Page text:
“When Ali talks about ‘my country did this, my country will do that,’ he’s talking about America, not Lebanon,” the showrunner says. “We wanted to show this guy knows what Islam is about, this guy knows was patriotism is about. The other thing was we wanted to try to provoke was some answers. The 9/11 families and friends of the victims have been asking questions for 17 years now and have got very few answers, so we try to answer some of those questions. And when we didn’t know the answers, we tried to ask those questions again and again and louder than before.”
Like his FBI mentor, Soufran is a hugely complex character, caught between two cultures, though it is the seriousness with how he treats Bin Laden and Al-Qaeda that makes O’Neill sit up and take notice.
“What motivates the character are his values – freedom and respect for life and people,” says Rahim, a French actor who also starred in The Last Panthers. “I don’t think he can bear that these people are hijacking his religion. I got to meet him just to know more about him and it was great to meet an agent like him. There are two ways to portray someone who exists – you can just be like him and imitate him, but people don’t know how he walks and talks so my point was to know him as a soul, a man in his private life and the relationship he had with John O’Neill.”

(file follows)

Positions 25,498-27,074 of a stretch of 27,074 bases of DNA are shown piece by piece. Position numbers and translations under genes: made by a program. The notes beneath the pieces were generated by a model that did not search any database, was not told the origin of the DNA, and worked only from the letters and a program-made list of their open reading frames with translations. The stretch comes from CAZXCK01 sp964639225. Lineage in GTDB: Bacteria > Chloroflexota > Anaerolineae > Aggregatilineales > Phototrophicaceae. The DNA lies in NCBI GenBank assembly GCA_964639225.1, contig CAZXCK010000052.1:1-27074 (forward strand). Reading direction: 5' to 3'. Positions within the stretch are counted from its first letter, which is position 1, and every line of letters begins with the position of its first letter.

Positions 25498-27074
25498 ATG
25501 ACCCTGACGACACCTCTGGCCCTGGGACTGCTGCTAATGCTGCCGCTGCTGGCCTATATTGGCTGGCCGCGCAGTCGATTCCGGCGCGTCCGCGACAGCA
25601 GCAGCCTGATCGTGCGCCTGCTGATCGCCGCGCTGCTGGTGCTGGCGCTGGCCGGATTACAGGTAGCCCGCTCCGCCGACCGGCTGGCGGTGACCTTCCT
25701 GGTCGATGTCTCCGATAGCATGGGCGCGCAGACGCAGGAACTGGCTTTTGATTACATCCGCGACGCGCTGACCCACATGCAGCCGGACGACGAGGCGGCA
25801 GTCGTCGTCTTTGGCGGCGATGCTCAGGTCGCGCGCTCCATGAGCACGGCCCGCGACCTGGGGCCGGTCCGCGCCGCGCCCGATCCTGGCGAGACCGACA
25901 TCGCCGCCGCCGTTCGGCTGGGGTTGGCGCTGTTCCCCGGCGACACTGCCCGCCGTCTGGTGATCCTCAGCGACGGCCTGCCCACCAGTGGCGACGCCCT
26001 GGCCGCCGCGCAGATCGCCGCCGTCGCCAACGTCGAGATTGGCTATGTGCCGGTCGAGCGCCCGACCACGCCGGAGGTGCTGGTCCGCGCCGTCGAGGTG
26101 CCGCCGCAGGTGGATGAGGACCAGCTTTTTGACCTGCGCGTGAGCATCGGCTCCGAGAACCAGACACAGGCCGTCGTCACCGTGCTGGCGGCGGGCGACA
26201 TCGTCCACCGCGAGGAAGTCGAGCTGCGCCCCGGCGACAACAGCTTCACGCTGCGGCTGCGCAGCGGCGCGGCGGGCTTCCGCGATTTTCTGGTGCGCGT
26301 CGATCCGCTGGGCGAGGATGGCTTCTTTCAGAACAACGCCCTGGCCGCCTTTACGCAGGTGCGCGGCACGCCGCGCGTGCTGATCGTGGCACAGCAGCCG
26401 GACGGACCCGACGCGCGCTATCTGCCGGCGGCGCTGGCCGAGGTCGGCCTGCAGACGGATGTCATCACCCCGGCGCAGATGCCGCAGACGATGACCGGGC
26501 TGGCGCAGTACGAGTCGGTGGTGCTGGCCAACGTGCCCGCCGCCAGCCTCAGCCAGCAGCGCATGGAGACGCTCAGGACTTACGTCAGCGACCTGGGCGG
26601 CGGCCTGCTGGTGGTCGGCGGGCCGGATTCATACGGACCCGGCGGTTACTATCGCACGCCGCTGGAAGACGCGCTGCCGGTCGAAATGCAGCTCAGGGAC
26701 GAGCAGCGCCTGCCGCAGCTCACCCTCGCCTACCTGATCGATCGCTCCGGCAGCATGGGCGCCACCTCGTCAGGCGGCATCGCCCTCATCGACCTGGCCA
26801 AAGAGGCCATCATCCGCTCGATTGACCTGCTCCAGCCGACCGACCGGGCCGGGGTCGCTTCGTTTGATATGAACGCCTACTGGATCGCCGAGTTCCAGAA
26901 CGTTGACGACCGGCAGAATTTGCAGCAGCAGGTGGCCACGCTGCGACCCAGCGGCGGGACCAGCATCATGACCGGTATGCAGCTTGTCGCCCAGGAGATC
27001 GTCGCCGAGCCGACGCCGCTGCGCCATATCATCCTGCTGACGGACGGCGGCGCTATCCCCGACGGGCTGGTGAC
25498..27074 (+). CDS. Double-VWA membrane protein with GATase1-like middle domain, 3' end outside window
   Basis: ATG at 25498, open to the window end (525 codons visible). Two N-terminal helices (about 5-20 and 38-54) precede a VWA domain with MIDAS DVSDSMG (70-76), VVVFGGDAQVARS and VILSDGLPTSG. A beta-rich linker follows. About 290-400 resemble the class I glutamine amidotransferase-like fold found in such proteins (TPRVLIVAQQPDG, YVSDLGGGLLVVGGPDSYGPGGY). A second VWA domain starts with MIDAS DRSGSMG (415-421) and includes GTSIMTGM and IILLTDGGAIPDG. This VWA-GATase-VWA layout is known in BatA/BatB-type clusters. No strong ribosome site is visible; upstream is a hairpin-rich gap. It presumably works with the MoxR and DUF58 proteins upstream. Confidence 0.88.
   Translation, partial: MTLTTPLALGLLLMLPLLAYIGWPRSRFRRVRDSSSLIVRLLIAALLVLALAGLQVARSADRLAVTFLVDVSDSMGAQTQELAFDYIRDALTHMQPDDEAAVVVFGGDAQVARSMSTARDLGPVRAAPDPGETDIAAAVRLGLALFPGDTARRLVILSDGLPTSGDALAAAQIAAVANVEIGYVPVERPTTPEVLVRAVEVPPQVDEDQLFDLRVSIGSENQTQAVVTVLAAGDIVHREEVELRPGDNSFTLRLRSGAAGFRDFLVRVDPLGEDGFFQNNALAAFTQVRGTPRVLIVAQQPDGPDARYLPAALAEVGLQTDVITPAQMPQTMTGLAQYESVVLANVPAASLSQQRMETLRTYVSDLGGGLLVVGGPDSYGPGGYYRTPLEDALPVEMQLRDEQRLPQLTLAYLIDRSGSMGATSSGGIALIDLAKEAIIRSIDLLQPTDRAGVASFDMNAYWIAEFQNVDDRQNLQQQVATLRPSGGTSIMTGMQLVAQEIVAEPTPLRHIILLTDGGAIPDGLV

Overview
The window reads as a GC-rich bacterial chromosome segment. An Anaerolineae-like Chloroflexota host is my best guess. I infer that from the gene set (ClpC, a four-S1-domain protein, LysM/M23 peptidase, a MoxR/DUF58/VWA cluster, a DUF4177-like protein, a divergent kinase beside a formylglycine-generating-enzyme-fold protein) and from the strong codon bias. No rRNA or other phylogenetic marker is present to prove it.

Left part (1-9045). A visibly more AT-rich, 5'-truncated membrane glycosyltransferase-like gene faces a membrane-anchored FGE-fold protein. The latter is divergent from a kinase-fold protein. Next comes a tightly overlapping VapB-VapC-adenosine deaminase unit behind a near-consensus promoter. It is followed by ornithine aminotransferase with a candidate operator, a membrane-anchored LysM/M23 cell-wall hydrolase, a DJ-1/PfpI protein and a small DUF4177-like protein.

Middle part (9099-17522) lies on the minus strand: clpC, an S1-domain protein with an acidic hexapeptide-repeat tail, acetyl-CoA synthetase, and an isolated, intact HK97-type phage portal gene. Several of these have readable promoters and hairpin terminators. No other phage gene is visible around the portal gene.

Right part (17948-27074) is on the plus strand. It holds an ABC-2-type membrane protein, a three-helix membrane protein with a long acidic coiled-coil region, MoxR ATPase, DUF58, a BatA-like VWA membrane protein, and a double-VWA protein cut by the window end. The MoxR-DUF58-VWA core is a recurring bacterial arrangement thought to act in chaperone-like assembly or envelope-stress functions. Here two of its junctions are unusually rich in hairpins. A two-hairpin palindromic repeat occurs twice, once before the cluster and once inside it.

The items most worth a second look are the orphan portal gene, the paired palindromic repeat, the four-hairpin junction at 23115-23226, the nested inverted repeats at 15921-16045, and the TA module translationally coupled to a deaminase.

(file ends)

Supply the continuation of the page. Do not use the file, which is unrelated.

Will Soufran’s role in the story have any effect beyond the series? “I don’t know what it will be but I hope it’s going to make people understand more about what Islam is and the difference between what is a real Muslim and a terrorist,” the actor adds. “It’s important to tell that piece of history about what happened because it’s not only American history, it’s world history.”
Daniels, last seen on television in Netflix miniseries Godless and before that in HBO’s The Newsroom, says he’s curious to know whether the FBI and CIA are now working together. “You’d like to think with the circus that’s going on inside the White House, the intelligence community is at least sharing intelligence and communicating better,” he says.
Sarsgaard agrees that “daily distractions” mean the country appears to be chasing its tail somewhat. “You see breaking news on television and you know it’s not going to have anything to do with anything that is really about personal threats or about the possibility for bettering the country,” he adds.
Behind the scenes, Futterman says he made the decision to allow each episode to have a different tone of voice – utilising fellow writers Bathsheba Doran, Adam Rapp, Ali Selim and Shannon Houston – rather than rewriting each script “so it sounds like it’s coming out of the same typewriter.” He continues: “People approach the job differently. It also made for less work for me that I didn’t have to rewrite the scripts. The biggest job as a showrunner is are you hiring the right people and these guys I hired, with the DOPs, the directors and the rest of the cast… it becomes an easier job if you get the right people.”
Futterman says television seemed like the right medium rather than condensing this huge story into a two-hour feature film, a point with which Daniels agrees. “We’re shooting a novel. In our head, it’s a 10-hour movie,” Daniels concludes. “There are more details and more colours, it’s really great.”